Last night, Phil Garner had the worst meltdown of any manager or head coach since Terry Murray said his team was in a "choking situation" after the Philadelphia Flyers were whomped 6-1 to go down 0-3 to the Detroit Red Wings in 1997 (the Wings won in four). Here's what Garner said about his team after it lost a 14-inning game yesterday/this morning:
"Absolute rotten hitting.''
"We might have played 40 innings and it didn't look like we were going to get a runner across the bag.''
"It's embarrassing to play like this in front of our hometown.''
"I'm really ticked off.''
Way to stay cool under pressure, Phil. Nice to give credit to the White Sawx who held your team to one hit in nine+ innings after a disputed homer, or to praise Jon Garland who righted himself after four mediocre innings to shut your boys down.
Better yet, Phil, berate yourself for yanking Andy Pettitte after only 98 pitches in game 2 with a 4-2 lead or for not trying to squeeze home a run in the bottom of the ninth yesterday with two excellent bunters up, one out and a runner on third. What a great walk-off play that would be: it forces the defense to make a fantastic play and send the message to the team that everyone needs to do what is necessary to win.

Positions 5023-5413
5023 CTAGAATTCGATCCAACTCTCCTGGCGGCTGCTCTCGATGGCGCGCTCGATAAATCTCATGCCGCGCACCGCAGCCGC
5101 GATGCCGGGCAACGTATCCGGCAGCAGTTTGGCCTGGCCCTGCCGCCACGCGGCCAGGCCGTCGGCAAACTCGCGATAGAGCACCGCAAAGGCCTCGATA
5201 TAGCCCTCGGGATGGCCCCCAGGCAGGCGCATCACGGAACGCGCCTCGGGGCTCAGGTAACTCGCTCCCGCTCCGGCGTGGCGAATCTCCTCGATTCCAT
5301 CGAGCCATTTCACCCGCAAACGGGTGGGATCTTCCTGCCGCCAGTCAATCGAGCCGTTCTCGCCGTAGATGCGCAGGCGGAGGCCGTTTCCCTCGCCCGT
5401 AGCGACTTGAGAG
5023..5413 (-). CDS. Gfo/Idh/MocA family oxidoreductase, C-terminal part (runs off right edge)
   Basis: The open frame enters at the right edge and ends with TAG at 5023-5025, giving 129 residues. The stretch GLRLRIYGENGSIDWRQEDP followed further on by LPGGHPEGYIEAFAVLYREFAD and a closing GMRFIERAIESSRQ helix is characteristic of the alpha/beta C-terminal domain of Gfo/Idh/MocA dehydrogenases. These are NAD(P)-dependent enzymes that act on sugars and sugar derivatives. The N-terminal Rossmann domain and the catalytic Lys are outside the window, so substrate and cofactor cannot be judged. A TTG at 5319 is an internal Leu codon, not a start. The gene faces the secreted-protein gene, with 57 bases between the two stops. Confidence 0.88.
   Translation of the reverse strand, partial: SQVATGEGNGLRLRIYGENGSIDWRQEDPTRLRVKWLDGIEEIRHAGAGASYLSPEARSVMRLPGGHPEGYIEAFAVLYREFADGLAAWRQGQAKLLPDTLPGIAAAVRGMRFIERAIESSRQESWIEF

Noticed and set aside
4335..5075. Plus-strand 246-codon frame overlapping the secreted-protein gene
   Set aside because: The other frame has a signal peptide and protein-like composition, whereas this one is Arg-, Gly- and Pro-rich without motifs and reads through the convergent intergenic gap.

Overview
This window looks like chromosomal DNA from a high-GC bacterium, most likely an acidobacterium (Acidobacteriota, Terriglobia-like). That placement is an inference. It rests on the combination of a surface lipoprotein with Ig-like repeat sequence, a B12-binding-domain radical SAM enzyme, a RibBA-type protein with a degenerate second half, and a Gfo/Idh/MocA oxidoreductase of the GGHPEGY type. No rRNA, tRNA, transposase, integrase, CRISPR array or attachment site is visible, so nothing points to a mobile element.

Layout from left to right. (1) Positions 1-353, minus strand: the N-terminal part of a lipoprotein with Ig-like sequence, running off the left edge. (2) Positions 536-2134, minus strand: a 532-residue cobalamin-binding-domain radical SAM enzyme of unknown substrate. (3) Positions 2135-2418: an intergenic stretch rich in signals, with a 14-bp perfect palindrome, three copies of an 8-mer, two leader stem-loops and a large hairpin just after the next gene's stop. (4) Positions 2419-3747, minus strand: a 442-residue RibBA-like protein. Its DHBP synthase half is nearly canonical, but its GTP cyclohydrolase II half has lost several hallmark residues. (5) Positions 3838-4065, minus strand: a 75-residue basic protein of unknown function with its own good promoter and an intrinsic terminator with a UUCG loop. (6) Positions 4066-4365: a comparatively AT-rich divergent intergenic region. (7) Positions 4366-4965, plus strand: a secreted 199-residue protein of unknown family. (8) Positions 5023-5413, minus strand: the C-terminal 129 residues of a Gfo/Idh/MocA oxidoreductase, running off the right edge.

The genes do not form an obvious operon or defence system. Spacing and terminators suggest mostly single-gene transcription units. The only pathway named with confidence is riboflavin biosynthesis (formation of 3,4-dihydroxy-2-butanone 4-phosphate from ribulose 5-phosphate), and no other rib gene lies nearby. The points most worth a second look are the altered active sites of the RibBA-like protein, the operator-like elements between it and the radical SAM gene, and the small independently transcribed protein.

The Great Verducci contrasts Garner (click title) with Lou Piniella:
Remember when the Yankees beat the Mariners in Seattle in two close games [to start] the 2000 ALCS [actually, 2001, which started in Seattle where the Yanks won 4-2 and 3-2; the 2000 ALCS started in NYC and the teams split -- TKM]? Then-Seattle manager Lou Piniella went to the interview room and promised the series would come back to Seattle. It didn't, but the manager took the focus off his players and at the same time tried to create a sense of confidence for them.
Perhaps that indicates why Piniella won the 1990 WS with an inferior team (90-72 Reds with up-and-down rotation v. 103-59 A's with three top starters) and will have no shortage of job offers if he wants to manage outside of Tampa.